In the past century, there has been a growing debate as to the motives of the founders of the republic and as a result the nature of our constitution. While Marxist analysts such as Charles Beard contended that the founders were wealthy elite that ultimately created a conservative document intended to weaken the poor popular majority, other scholars like John Roche believed that the fathers had no such agenda and they were working purely to reconcile states’ interests. Pluralists, such as Hofstadter, believed that the constitutional insistence of checks and balances intended to create a slow political process in which no interest can completely win and oppress other interests over a long period of time. While the scholars, Beard and Roche, make a strong defense of their opposing argument, it appears, based on the constitutional document and historical analysis that Hofstadter provided a more accurate portrayal of the founding fathers and their purpose in framing the various pieces of the Constitution.
The men who wrote the constitution came from a particular background of wealthy and politically elite people and as a result one of their main concerns in the newly developing nation was the protection of their property. Under the Articles of Confederation, there was no guaranteed right of property and the economy was becoming a mess as there was no power to keep it controlled. Charles Beard states in his document, “They were anxious above everything else to safeguard the rights of private property against any leveling tendencies on the part of the propertyless masses.” In a country where the majority rules, the wealthy few became vulnerable to possibility of the poor population taking their belongings. Beard believes evidence of this can be seen throughout the Constitution, such as the Contract and Commerce clause which both limit state powers and allow Congress to regulate trading and property rights. The second piece of evidence is that certain branches of the government, the Senate, President, and Supreme Court, are not directly elected by the people.
John P. Roche suggests that the framing of the Constitution was essentially a democratic process involving the unification of the state, political, and economic interests of the nation. Roche recognizes that the framers were an elite, but he is careful to point out that they were a political elite dedicated for the most part to creating an efficient and at the same time controlled national government that would be able to overcome the weaknesses of the Articles of Confederation. The framers were not an organized few dedicated to particular notions of political or economic beliefs beyond the need to create a national government that would be capable of uniting the disparate interests of the state. When the Constitutionalists decided to challenge the Confederation, they used the methods of political legitimacy. The 3/5 compromise allowed more representation of the lower population in the house of representatives and the bill of rights was formed in order to ensure state rights and check the central government. Roche believes the bicameral legislation of the constitution was effective at producing pluralism.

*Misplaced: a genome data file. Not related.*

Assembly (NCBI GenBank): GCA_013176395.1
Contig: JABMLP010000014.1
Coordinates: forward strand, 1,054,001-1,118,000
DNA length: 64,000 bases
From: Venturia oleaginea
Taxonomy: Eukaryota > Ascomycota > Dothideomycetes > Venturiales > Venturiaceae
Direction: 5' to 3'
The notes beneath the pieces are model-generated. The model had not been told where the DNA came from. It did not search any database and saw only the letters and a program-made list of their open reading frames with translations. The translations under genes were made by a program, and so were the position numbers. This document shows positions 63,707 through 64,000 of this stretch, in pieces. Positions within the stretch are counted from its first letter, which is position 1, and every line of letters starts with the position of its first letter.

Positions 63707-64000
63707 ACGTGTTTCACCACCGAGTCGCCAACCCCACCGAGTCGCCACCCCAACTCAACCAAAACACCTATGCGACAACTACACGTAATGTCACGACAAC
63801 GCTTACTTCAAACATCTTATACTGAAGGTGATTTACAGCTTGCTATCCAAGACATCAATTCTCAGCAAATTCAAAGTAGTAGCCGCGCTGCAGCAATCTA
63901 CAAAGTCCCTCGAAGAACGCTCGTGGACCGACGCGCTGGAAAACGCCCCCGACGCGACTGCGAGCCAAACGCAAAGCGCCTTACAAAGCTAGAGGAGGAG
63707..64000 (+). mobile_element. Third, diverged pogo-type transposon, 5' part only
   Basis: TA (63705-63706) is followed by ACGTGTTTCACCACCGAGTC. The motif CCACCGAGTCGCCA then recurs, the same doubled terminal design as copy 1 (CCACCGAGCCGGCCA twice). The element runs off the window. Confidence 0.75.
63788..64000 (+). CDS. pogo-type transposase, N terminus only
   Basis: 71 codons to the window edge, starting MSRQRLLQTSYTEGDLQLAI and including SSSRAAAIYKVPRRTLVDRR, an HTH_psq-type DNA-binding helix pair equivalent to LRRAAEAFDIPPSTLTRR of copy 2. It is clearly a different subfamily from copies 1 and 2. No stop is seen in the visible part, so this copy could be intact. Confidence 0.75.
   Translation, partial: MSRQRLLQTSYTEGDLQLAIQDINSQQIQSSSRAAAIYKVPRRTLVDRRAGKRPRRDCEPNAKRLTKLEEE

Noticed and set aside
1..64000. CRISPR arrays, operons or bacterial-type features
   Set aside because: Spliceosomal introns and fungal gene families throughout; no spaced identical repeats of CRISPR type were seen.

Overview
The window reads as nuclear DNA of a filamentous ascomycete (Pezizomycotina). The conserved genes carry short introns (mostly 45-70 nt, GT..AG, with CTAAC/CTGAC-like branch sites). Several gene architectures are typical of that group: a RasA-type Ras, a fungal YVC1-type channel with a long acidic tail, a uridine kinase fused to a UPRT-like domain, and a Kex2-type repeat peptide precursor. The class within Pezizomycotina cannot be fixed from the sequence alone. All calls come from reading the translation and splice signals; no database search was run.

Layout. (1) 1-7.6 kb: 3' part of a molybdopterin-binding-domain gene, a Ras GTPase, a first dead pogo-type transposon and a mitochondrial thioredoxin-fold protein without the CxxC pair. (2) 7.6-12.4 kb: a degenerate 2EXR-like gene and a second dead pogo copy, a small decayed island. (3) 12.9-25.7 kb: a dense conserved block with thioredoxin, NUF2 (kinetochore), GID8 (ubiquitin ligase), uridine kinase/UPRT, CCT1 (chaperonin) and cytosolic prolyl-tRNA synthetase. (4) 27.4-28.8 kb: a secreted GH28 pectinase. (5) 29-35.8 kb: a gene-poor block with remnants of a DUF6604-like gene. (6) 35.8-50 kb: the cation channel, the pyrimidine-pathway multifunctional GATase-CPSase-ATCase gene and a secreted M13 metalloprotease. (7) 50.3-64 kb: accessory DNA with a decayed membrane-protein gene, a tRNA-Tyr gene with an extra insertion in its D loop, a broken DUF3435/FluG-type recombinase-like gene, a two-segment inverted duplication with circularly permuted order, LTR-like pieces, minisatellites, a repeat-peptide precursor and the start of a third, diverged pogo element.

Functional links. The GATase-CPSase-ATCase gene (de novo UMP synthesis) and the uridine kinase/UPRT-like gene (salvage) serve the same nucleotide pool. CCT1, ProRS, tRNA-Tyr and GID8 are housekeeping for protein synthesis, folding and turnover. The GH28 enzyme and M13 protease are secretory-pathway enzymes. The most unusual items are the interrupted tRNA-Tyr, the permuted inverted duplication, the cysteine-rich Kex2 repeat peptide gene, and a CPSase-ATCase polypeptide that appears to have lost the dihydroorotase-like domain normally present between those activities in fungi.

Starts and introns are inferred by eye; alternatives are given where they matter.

Finally, the last theory of what the founding fathers intended for the purpose of the Constitution to be was to create a balanced government that followed the philosophy of checks and balance which derived from the Enlightenment ideals of Montesquieu. In “The Founding Fathers: An Age of Realism,” Hofstadter argues that the agenda of the founding fathers was not only to ensure the rights of property for the wealthy elite, but also for the poorer masses. “Most of them would probably have admitted that the rich, unrestrained, would also plunder the poor.” The purpose of the Constitution was to create a government that allowed both the elite and individuals to maintain their rights and opportunities in the nation. The framing made sure to include legislation that aided the wealthy but also pieces that helped represent the larger population. The contract and commerce clauses protected property rights and strengthened the central government, but then the Bill of Rights and the House of Representatives gave power to the states and the poor majority. In addition, while the President can veto bills, Congress has the chance to override the veto with a 2/3 majority. The Senate, representing states, and the House of Representatives provide involvement for the majority in the Constitution, while the President and Supreme Court are chosen by the minority and provide protection for the smaller group of individuals. The founding fathers made sure to include checks and balances when they developed the Constitution in order to ensure a fair government where one group does not hold the most power.
Both Beard and Roche have contrasting views on what the purpose was of the founding fathers in their framing of the Constitution, but both are ultimately flawed as it is wrong to say that their agenda was limited to selfish greed or altruism for the majority. The real agenda, as Hofstadter explains, was to form a balanced government that ensures the basic rights for both the majority and minority, allowing the wealthy and the poor to be represented and protected under the branches of the government and legislation through a system of checks and balances.